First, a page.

City approves variance for work release center


The Seymour Plan Commission gave its nod of approval to a Jackson County project to build a work release center on the east side of the city.

Members voted 6-1 last week to grant a land use variance allowing local developer Andy Royalty to construct the $6 million facility in the 300 block of Dupont Drive.

Funding is coming from the Seymour Redevelopment Commission, Jackson County Council and Jennings County Council over a 20-year period.

[sc:text-divider text-divider-title=”Story continues below gallery” ]

The variance request now goes to the city board of zoning appeals for final approval.

The center will house 150 low-level male and female offenders. The program requires participants maintain a job in the community and help pay for the program.

Royalty owns the Dupont Drive property, which is north of the Jackson County Learning Center and across the street from a homeless shelter he also is developing.

“It is a use that we believe to be consistent with the area as it has developed,” attorney Jeff Lorenzo said in representing Royalty and his development company, Self-Made Men LLC.

Commissioners Dave Eggers, Jeri Wells and Don Bruce did not attend Thursday night’s meeting.

President Don Myers Jr. cast the only dissenting vote. He has said in the past he would not vote in favor of the project because the city does not have the proper zoning in place for a such a facility.

The property is currently zoned for commercial development.

Commissioner John Reinhart, who also is a member of the city council, said he supports the center. He just doesn’t want to see it built in a commercial area.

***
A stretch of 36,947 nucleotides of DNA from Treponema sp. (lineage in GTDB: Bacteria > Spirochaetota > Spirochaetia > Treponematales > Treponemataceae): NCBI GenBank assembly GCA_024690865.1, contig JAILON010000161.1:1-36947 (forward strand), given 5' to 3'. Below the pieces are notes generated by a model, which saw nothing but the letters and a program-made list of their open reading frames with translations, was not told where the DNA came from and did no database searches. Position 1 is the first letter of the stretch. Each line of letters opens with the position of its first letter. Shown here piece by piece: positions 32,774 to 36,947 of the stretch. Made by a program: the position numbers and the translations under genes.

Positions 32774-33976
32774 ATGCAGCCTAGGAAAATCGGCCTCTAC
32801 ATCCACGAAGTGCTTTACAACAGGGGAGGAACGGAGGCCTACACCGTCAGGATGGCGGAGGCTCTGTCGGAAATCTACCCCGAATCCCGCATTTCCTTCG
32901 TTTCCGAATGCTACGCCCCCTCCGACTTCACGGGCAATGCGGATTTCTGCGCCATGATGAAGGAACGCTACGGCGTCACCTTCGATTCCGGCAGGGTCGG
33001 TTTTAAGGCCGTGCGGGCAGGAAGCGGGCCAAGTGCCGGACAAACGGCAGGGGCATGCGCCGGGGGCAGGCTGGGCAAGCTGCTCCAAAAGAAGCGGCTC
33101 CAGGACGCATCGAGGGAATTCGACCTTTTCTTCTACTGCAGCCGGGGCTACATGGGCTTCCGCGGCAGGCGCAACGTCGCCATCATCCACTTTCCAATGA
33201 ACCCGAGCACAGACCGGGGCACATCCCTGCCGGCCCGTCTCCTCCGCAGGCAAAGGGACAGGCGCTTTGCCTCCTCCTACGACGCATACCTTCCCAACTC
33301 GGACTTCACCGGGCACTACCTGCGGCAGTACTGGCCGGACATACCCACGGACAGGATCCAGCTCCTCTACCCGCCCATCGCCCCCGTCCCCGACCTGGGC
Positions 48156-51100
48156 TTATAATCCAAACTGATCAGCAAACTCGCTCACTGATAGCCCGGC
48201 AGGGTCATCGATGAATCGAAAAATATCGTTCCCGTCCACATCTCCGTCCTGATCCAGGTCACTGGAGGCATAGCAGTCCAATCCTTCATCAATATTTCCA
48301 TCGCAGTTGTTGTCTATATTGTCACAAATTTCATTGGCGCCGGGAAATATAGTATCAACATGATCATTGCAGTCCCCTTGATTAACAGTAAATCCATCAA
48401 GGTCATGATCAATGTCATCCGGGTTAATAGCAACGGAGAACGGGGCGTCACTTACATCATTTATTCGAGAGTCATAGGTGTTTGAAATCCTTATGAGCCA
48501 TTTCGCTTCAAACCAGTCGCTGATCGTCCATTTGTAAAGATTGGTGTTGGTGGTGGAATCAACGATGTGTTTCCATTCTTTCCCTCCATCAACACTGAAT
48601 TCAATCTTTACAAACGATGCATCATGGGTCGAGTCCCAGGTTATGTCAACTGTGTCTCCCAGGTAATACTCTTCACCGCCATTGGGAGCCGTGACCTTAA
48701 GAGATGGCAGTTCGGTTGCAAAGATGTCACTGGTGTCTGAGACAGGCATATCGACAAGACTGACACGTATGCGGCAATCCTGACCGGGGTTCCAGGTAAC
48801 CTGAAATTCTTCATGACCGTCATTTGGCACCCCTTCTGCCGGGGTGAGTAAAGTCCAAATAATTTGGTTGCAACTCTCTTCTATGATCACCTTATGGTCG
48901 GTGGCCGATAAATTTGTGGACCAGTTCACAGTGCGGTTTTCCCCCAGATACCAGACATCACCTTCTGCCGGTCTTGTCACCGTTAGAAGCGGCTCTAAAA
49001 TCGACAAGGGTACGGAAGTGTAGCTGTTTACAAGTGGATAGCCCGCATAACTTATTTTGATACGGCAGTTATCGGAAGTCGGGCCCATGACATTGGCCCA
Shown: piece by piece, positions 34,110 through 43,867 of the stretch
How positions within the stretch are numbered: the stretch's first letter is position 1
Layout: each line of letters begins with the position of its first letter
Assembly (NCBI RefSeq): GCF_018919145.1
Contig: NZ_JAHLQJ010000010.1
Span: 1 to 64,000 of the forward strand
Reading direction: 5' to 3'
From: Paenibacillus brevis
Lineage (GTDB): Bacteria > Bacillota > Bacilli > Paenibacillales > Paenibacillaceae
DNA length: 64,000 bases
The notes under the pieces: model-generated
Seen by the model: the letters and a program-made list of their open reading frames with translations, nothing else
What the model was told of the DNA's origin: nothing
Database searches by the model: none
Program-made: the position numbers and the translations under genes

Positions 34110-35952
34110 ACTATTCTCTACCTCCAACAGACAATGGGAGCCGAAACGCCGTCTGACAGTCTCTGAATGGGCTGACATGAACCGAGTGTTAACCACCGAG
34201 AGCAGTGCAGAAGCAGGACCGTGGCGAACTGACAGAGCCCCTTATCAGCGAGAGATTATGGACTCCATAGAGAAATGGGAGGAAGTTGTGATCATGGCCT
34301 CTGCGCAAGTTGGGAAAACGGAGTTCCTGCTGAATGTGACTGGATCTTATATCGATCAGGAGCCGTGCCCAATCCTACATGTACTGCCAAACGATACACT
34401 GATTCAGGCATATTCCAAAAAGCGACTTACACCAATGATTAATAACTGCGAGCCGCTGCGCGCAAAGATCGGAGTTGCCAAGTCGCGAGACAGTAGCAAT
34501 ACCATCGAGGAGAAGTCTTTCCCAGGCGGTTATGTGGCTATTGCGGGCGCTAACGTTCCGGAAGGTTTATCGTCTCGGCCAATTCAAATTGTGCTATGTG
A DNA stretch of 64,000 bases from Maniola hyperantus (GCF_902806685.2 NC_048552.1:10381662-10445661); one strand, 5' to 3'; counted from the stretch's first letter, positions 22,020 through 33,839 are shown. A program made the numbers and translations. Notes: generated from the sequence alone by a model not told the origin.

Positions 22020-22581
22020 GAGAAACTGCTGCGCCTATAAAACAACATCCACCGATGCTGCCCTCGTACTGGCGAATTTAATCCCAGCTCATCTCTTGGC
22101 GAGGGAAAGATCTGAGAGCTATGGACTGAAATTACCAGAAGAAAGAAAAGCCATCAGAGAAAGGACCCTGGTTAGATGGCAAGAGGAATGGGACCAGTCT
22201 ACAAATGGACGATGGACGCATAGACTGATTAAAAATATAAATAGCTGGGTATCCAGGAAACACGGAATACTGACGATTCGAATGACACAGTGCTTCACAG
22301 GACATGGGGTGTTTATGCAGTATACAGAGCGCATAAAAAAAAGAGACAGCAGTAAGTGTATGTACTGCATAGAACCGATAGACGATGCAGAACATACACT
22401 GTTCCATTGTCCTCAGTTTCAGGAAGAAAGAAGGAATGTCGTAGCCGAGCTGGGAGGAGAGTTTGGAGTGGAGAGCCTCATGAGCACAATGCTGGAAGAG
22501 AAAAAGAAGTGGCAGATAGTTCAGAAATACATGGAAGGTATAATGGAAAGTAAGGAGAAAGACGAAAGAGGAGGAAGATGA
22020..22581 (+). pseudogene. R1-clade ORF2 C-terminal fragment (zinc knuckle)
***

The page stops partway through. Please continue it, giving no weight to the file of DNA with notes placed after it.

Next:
“I can tell you that Mr. Royalty would have liked nothing better than to have this develop as a commercial enterprise over the past 10 or 12 years he has owned these properties, but it hasn’t,” Lorenzo said.

The city council has not voted on a proposed amendment to city code that would create an institutional zoning classification for criminal justice and rehabilitation facilities. That ordinance would prohibit the work release center being within 600 feet of a school or church.

Reinhart asked if the county looked at other properties for the center, such as the vacant superior court building on the west side of the city. He is concerned there will now be two tax-exempt properties taking away from the city’s assessed valuation.

Royalty said it would cost $2.5 million more to renovate the court building into a work release center than to build a new one.

County commissioner Drew Markel said the court building is for sale and hopefully will be added back to the city’s assessed valuation in the future.

Before voting for the land use variance, city engineer Bernie Hauersperger said he wanted to see a couple of conditions included in the project, including sidewalks on Dupont Drive from U.S. 50 north all the way to the work release center and homeless shelter.

He also suggested Royalty add a green space buffer between the learning center property and the work release center and lighted signage to distinguish the two.

All other plans must meet the city’s development standards, Hauersperger said.

Royalty agreed to take those measures.

No one spoke against the project.

J.L. Brewer, director of Jackson-Jennings Community Corrections, and Jackson Circuit Court Judge Rick Poynter explained the need and benefits of the project.

The location on Dupont Drive is an ideal location, Brewer said, because of its proximity to counseling services, education and employment.

There are 39 community corrections-based work release programs in Indiana, many of which are located in commercial and residential areas and near schools, Brewer said.

Jackson County’s work release facility is being based on Dubois County’s work release center, Brewer said.

Many of the offenders who would qualify for the work release program already are working and living in the community on home detention, he added.

Of 135 people currently on home detention, 60% are in Seymour daily, Brewer said.

Offenders from both Jackson and Jennings counties will be sentenced to the program.

The majority of those people are in trouble for drug-related offenses, he said.

“This is not going to be a place that has sex offenders in it,” he said.

Those sentenced to the program will be drug-screened regularly and will be checked with a body scanner to make sure they aren’t bringing drugs into the facility, Brewer said.